Children’s Book Offers Boy’s View Of Life With Autism
HARTFORD, Conn. — Nine-year-old Milan Bonilla-Cruz has autism, but it’s not who he is.
It says so right there on the last page of his new children’s book, “Autism & Me.”
Milan, who will enter the fourth grade at Braeburn Elementary in West Hartford this fall, wrote and illustrated the book with Allison Butler, a West Hartford resident who is a paraprofessional at Whiting Lane Elementary, where Milan previously attended.
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The two formed a close relationship while working together.
“I do not want people to feel bad for me,” Milan wrote in the book. “I like having autism and I would never change anything about myself. I would not be the person I am today if I did not have autism. I am very creative and smart because of this. However, autism is just a little part of me; it is not who I am.”
That’s the conclusion to the story of a fictional character named Mike that Milan based on himself. It’s all about living with autism, how he views the world around him, and how he’s similar but also different from his classmates.
The book was one way Butler began to further understand how Milan sees having autism.
“I was there more for the behavior side,” Butler said. “If something was hard for him, he gets upset very easily, and I would try to help him with different strategies and to try and cope with it.”
“But I don’t get upset anymore,” Milan chimes in.
“He’s come such a long way,” Butler said.
Milan, sitting next to Butler, grabs onto her arm and rests his head on her shoulder. He doesn’t get to work with her in school anymore, but they still see each other on weekends, taking trips to the park or getting pizza for lunch.
In their book, Milan tells of some of the ways he copes with his behavior. A section in the book details one of Milan’s favorite places in his Whiting Lane classroom, his “space station.” It was his own private room, walls adorned with stars, where he could go to unwind when he was upset.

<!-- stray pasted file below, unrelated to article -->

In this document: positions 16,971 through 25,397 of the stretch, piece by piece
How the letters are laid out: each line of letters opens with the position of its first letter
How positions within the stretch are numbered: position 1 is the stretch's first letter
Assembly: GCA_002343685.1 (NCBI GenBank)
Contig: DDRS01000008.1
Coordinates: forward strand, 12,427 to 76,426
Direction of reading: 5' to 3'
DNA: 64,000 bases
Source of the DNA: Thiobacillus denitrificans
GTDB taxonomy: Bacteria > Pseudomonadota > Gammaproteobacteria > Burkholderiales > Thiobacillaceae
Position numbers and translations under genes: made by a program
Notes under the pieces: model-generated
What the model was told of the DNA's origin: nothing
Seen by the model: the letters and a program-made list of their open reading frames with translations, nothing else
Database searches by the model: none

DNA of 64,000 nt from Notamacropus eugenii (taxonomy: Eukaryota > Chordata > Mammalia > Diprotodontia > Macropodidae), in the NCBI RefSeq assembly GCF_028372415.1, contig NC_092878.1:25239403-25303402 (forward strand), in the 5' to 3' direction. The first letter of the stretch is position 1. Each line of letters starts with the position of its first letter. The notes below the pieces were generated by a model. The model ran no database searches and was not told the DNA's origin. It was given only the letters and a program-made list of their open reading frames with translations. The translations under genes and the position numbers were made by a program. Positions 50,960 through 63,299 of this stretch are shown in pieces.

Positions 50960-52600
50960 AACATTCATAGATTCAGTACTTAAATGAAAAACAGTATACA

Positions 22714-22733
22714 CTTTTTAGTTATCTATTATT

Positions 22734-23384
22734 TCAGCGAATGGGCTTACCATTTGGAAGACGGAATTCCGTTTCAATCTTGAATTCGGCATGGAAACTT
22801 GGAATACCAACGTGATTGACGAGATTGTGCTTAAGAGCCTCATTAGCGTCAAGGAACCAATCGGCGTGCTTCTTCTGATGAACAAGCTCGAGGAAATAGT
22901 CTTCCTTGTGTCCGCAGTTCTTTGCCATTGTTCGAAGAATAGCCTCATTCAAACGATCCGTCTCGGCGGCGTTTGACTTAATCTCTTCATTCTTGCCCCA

“There’s a back room we called his space station,” Butler said. “I would try and get him to go there if he could so he wouldn’t hurt himself or others. It was where he could calm down by himself. It was a safe room for him. If he was tired he could take naps there.”
In the space station, aside from his beanbags, pillow and red blanket, Milan had two stuffed toys, one called the “maker of peace” and the other called the “destroyer of hope.” They represent two ways he might be feeling, with the destroyer of hope trying to make him uncomfortable and the maker of peace trying to defeat that feeling of sadness.
Butler’s relationship with Milan is actually what inspired her to attend the University of Saint Joseph to get her master’s degree in special education. Her mom, Debby Butler, is also a paraprofessional at Whiting Lane.
“Until you get to know a kid, you don’t really know or understand what they need or how they think,” Butler said. “That’s where this book came in. I wanted to understand him and figure out what he needed, not what I thought he needed. I would always say, ‘What do you need?'”
To create the book, Butler asked Milan a series of questions, some as simple as having him list his favorite foods or school activities. Others were more complicated, like asking Milan how he views other teachers who are trying to attend to him when he’s upset.
“I asked him all these questions about what autism feels like to him,” Butler said. “He is so cognitively there. He has such a unique way of thinking. The whole school learned so much about him.”
Milan’s answer was that he sees them as zombies. A single page in the book is dedicated to that. Even though a teacher might be trying their best to help them, if Milan has never met them, he won’t be as receptive to their efforts. That’s what Butler wanted to find out about Milan.
“Most teachers don’t know that I don’t trust many people, especially teachers that I have never met before,” Milan wrote. “When teachers I do not work with come and tell me what to do, it makes me more frustrated. It makes me feel like there are a ton of zombies surrounding me and makes me extra uncomfortable.”
The rest of the book details how Milan feels during recess, which he compares to a giant maze as he tries to find other students to play with, aside from his twin sister. Sometimes, it’s hard, and he hides behind trees watching how certain games are played.
In that section, he quotes Butler with one of his favorite pieces of advice, and how he overcomes that feeling.
“You can’t spend the rest of your life behind a tree,” Milan said.
The book is on sale through Amazon and Butler said around 50 copies have already been sold. They are working on setting up an event at a local library this fall to talk more about the book with the public.
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